Does the Republican Party need more Rand Pauls?

This is a rush transcript from "Hannity," March 7, 2013. This copy may not be in its final form and may be updated.

SEAN HANNITY, HOST: Tonight, after Senator Rand Paul filibustered yesterday for almost 13 hours on the Senate floor, the White House has finally taken time out from their busy schedule to answer one simple question -- would this administration categorically rule out the use of unmanned drones to assassinate American citizens on U.S. soil?

Now earlier today, in a condescending open letter from Attorney General Eric Holder to Senator Paul, wrote America's top cop, quote, "It has come to my attention that you have now asked an additional question. Does the president have the authority to use a weaponized drone to kill an American not engaged in combat on American soil? The answer to that question is no."

Now, was that so hard? Why does the administration only feel the need to give straight answers when their backs are against the wall? Now, it appears that Senator Rand Paul felt he had no other choice than to do what he did yesterday, and that is, he didn't live the Senate floor or his feet for exactly 12 hours and 52 minutes.

Now, Senator Paul showed stamina, a passion that many Americans could admire. Others joined him on the floor, various times to show their support and to give him a chance to catch his breath. Now, we know that you could not watch all 13 hours so here is a snapshot of Senator Paul's filibuster.


SEN. RAND PAUL, R-KY: I rise today to begin to filibuster John Brennan's nomination for the CIA.

I will speak today until the president responds and says, no, we won't kill Americans in cafes.

SEN. TED CRUZ, R-TEXAS: I would note that your standing here today like a modern Mr. Smith goes to Washington, must surely be making Jimmy Stewart smile.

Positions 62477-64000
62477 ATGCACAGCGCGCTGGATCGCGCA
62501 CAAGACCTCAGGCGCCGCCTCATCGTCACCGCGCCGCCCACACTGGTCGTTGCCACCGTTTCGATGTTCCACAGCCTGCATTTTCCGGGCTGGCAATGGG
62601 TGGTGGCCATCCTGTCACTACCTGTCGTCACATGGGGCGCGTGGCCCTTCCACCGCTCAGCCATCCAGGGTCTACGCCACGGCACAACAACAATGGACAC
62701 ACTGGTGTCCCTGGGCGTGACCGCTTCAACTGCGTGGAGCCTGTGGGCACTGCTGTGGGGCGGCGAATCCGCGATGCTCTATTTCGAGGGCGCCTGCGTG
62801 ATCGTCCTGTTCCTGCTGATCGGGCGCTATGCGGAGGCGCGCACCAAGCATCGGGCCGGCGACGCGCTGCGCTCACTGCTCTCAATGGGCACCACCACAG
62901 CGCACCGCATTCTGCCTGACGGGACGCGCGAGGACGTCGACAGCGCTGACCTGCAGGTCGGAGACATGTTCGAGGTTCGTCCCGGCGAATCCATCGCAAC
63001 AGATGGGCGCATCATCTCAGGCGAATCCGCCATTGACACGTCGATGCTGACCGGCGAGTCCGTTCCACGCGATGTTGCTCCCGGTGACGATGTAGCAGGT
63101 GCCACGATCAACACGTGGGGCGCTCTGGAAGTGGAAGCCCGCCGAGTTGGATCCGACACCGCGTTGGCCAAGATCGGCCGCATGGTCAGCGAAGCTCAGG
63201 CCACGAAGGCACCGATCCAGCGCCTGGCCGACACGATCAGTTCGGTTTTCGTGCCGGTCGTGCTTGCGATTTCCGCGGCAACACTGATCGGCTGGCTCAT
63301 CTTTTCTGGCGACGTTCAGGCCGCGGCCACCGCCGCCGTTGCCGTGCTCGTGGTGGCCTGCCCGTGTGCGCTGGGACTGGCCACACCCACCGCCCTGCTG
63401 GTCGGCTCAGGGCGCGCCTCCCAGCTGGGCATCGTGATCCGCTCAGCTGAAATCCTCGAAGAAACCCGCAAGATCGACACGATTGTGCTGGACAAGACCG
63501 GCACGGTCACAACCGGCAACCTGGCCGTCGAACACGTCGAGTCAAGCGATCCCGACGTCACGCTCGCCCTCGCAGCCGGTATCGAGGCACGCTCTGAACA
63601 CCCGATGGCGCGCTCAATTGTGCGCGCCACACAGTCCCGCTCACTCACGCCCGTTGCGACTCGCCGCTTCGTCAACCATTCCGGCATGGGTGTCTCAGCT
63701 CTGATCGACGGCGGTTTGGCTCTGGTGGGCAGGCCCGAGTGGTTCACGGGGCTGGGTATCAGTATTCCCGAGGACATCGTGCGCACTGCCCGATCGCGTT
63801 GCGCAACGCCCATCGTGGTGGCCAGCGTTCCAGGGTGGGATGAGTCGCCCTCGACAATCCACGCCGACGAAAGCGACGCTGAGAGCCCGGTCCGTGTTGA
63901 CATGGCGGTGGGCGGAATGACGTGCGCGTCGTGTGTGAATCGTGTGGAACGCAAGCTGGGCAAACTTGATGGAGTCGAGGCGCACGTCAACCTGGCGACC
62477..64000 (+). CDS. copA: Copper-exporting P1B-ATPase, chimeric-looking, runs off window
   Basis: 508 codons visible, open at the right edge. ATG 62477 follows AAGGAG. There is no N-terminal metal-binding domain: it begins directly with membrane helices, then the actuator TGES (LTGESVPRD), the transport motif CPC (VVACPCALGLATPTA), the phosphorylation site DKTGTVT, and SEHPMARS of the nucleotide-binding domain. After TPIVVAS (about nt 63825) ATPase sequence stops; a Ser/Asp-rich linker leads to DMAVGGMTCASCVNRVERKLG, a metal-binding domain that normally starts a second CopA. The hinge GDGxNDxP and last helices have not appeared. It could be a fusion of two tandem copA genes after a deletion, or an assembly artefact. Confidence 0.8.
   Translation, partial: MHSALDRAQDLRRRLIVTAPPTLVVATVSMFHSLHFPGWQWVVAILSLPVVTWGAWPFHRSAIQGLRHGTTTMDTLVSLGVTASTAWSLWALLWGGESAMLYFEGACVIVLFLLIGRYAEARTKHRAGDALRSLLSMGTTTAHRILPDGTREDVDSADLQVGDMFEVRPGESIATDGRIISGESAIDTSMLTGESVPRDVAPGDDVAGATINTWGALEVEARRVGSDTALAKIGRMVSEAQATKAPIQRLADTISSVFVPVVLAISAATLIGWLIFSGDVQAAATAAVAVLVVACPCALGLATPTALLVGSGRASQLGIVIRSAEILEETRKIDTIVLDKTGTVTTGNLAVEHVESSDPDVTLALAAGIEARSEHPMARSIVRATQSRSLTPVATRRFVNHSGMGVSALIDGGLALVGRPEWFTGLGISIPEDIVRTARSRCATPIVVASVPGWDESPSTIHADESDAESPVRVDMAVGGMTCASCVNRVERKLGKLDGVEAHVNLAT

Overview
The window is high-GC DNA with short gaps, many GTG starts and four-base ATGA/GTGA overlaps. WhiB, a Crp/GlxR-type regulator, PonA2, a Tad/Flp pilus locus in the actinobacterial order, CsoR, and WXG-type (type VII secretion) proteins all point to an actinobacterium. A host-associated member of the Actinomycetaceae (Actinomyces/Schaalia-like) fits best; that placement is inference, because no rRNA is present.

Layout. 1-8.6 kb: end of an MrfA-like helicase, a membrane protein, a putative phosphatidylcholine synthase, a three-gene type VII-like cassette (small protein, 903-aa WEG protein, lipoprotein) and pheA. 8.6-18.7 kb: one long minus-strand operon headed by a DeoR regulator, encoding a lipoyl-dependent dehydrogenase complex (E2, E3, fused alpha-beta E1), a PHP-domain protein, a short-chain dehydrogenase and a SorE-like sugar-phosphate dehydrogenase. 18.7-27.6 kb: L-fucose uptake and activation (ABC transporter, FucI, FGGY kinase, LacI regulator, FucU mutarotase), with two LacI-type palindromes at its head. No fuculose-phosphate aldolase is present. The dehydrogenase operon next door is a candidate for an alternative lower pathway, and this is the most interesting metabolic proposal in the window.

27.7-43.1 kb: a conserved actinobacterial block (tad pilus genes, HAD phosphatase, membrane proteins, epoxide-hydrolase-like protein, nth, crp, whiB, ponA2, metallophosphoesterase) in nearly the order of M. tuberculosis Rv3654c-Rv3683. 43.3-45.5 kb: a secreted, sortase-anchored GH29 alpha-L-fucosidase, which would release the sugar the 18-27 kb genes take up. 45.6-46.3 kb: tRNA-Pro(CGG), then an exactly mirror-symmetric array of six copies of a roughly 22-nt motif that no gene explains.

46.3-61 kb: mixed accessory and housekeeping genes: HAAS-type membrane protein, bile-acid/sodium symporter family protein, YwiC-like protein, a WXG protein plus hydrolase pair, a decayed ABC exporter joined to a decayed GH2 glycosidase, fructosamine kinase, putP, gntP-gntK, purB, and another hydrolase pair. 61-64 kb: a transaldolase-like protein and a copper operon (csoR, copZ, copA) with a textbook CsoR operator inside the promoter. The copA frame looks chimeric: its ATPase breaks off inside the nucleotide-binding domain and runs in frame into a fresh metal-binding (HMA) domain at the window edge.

PAUL: The president says, I haven't killed anyone yet. He goes on to say, and I have no intention of killing Americans, but I might.

SEN. MARCO RUBIO, R-FLA.: I know you've been here for a while. Let me give you some free advice, keep some water nearby.

PAUL: Do we really live in Alice's wonderland? Is there no one willing to stand up and say to the president, for goodness sakes you can't sentence people before you try them.

RUBIO: The president was George W. Bush and this was a question being asked of him and it responses the silence we've gotten, we'd have a different scenario here tonight.

PAUL: They shouldn't just drop Hellfire missile on your cafe experience.

CRUZ: I'm pretty certain for the record that I can confirm that no teleprompter was in front of the senator from Kentucky's desk.

PAUL: The Fifth Amendment does apply to all Americans and there aren't exceptions. I thank you very much for your forbearance, and I yield the floor.


HANNITY: Joining me now with reaction, former speaker of the House, former presidential candidate Newt Gingrich. Mr. Speaker, you know, you've been urging Republicans to engage. Is this engagement?